Below are two warm-up drawings, and two longer poses.  Click on any image for a larger view.

Most of my images are available for purchase.  Contact me if you are interested. — Joan Vienot

Figure Drawing Media – Small Changes

November 17, 2011 in Figurative

I have been working on fairly smooth paper, primarily using graphite and nupastel, for the past few weeks.  This week I opted to use graphite on a textured paper for one drawing, and charcoal with nupastel for the second one.  I confess, I prefer nupastel and graphite, but it’s nice to try different media or different surfaces.  Not having as much control over the media because of less practice, shakes things up a little, requiring me to draw more slowly or else to be more forgiving of my efforts if I am a little clumsy.  The textured paper was Canson Mi-Teintes, which I have used before, but not strictly with graphite.  At 19 x 25, the paper is a little larger than I have been working on, but though I intended to, I could not manage to fit the entire figure onto the page, even though she was sitting hugging her knees.   The pose was our usual 30 minutes long, so I had to use some rough cross-hatching to block in the darker values.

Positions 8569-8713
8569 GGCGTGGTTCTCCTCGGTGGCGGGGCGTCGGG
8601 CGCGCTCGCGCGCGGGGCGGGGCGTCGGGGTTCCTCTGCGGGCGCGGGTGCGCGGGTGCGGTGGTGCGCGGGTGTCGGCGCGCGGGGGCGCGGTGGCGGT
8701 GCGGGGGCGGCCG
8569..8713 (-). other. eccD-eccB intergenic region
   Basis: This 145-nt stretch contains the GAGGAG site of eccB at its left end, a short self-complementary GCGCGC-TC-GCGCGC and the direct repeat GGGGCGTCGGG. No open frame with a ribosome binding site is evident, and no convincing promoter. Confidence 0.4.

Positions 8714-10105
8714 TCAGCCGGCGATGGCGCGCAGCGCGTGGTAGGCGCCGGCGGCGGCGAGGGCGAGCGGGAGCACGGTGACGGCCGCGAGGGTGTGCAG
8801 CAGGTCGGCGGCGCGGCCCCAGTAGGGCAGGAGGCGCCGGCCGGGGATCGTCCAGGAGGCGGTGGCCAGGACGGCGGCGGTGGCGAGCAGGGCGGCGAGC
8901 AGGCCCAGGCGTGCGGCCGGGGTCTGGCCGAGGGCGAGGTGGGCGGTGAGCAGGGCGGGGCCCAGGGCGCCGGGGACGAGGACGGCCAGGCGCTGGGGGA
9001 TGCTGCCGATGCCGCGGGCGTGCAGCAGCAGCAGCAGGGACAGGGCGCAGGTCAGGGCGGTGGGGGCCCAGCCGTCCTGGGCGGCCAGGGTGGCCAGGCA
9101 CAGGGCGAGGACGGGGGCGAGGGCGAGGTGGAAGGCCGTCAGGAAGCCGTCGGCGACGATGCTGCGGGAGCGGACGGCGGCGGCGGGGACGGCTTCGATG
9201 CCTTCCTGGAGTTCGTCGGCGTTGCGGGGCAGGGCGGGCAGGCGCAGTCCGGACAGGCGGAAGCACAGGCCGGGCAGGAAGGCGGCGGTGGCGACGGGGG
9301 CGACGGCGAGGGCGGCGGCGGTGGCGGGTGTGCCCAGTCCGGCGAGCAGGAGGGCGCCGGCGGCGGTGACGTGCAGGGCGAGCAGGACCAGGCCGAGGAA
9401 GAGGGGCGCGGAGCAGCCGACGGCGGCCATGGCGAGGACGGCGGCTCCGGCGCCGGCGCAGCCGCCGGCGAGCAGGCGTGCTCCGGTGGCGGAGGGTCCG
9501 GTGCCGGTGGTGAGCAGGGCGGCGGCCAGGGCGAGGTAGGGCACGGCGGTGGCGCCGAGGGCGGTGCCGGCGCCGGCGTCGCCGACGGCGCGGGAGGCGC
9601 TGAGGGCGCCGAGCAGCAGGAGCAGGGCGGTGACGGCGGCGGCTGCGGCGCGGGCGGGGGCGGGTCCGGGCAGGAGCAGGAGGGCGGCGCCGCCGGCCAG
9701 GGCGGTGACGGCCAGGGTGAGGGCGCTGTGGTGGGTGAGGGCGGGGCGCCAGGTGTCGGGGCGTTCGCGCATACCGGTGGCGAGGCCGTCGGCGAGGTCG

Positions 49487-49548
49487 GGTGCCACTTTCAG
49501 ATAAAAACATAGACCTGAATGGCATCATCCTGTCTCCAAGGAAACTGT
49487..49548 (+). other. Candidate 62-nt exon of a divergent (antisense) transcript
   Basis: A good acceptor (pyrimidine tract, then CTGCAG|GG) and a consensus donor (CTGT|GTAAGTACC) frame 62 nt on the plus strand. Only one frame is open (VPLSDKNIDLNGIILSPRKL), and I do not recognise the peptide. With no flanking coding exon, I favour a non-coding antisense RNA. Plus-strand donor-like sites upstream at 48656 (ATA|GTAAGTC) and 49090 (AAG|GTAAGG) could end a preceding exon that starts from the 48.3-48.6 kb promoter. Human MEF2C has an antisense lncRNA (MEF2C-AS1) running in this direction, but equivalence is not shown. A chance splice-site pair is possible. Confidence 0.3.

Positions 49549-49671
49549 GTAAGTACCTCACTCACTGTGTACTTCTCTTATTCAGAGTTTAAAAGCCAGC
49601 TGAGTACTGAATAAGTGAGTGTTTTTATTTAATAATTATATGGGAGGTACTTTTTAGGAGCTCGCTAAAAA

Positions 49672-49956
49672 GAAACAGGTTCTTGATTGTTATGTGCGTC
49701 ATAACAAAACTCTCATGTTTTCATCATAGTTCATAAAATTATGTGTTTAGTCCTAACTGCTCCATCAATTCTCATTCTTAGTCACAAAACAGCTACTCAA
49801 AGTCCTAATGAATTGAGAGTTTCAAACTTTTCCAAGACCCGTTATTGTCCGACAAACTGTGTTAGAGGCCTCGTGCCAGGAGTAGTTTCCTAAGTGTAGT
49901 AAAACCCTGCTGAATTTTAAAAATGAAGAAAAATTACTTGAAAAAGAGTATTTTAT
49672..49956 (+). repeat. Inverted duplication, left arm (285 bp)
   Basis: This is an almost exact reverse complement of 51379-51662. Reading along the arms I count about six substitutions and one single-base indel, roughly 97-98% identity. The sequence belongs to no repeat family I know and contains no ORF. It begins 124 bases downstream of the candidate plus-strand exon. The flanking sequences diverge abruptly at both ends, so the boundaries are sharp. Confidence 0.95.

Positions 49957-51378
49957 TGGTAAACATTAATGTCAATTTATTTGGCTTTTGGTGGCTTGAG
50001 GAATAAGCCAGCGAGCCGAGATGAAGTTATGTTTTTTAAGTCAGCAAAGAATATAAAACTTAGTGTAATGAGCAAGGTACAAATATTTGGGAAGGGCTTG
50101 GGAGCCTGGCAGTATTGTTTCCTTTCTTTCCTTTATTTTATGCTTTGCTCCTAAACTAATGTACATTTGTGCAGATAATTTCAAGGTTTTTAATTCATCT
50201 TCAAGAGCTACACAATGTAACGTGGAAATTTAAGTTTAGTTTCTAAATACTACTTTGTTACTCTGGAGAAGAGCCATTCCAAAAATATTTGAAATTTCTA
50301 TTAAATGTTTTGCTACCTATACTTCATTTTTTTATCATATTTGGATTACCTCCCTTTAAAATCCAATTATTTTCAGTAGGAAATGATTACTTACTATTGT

My second drawing was on Stonehenge, one of the the smooth papers I’ve been drawing on recently, but charcoal is not as easily handled as graphite.  Combining charcoal with nupastel certainly made  it easier to graduate the toning, than using charcoal alone.

These drawings were made during the regular weekly figure drawing session at Studio b. in Alys Beach, in Northwest Florida.